Using Magento on Amazon EC2
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This wiki page is used to share some information about using Magento on Amazon’s EC2 cloud hosting environment.
We have tested with m1.small (1.7GB RAM) and m1.large (7.5GB RAM) instances first with Apache and later also with the not so widely used (only 1-4% market share) Nginx webserver.
A m1.small Amazon Machine Image (AMI) has been registered in the US region and can be launched e.g. with the AWS Management Console or with the EC2 API command line utilities. You can easily find the AMI by typing magento into the management console’s search bar.
We’ve also created an m1.large AMI in the EU region which is also registered and publicly available (see below for exact AMI names).
I used the Virtualmin GPL Debian Etch AMI as a basis for the m1.small image and launched it from AWS Management Console.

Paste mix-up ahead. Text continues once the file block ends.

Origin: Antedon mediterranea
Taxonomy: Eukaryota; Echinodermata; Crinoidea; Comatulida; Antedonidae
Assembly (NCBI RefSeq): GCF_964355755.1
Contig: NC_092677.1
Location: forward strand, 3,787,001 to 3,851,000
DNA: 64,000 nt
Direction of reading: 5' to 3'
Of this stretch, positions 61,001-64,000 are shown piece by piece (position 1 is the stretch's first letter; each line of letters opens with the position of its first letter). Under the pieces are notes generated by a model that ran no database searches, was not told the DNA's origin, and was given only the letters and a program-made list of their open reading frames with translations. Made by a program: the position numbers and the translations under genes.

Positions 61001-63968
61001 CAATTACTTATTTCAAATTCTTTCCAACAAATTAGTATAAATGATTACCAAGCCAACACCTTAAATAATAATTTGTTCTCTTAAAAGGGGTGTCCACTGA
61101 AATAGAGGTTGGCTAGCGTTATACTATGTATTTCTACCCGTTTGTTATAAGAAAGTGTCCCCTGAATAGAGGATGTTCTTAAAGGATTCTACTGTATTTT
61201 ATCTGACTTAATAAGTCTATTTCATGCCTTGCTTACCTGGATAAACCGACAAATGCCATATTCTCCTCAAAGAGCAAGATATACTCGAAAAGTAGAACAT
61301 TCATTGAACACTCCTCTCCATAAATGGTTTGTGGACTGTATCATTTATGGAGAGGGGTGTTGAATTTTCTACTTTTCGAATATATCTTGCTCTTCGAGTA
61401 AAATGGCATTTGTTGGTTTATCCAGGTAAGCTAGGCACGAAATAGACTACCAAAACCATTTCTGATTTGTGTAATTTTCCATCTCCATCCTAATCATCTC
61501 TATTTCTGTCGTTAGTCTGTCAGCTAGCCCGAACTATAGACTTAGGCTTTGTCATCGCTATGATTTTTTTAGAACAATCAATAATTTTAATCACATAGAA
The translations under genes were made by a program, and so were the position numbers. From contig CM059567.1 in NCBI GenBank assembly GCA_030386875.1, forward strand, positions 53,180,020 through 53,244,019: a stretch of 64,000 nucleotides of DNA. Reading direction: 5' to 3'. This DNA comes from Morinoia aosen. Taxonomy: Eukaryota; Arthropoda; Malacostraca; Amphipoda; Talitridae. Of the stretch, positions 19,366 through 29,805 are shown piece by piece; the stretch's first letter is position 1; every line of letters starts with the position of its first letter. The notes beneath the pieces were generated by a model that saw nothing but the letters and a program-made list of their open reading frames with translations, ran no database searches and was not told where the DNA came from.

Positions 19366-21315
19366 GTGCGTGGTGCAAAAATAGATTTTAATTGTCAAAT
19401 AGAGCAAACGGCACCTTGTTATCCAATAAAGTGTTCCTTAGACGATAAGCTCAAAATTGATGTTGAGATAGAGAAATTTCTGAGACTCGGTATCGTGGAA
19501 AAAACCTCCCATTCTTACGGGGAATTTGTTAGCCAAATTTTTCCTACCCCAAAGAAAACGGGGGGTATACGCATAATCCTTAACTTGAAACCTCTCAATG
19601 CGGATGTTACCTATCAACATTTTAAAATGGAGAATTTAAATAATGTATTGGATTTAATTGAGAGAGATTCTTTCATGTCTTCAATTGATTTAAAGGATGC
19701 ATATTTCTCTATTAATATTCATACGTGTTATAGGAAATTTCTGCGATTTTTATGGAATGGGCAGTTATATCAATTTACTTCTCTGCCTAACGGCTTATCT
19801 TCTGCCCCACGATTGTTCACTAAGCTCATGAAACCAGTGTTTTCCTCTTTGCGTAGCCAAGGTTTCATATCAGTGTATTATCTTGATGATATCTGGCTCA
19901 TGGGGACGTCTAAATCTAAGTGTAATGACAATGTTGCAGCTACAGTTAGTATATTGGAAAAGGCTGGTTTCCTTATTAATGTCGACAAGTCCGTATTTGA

The AMI is based on the Linux kernel 2.6.16-xenU and has (among others) the following packages preinstalled
- Apache 2.2.3
- PHP 5.2.0-8+etch13
- MySQL 5.0.32
I had to install a couple of PHP related packages that are required by Magento in order to walk through the installation wizard and complete the installation successfully
The default PHP memory_limit was set to 16M which triggered memory errors on the product listing page, so I upped this to 512MB which solved the problem. I purposely set it to such a large value, because this whole set up is directed towards running a single Magento store on one EC2 instance, but after I found out that reducing the value to 64MB would yield the same result, I preferred to keep it that way, i.e. on 64MB.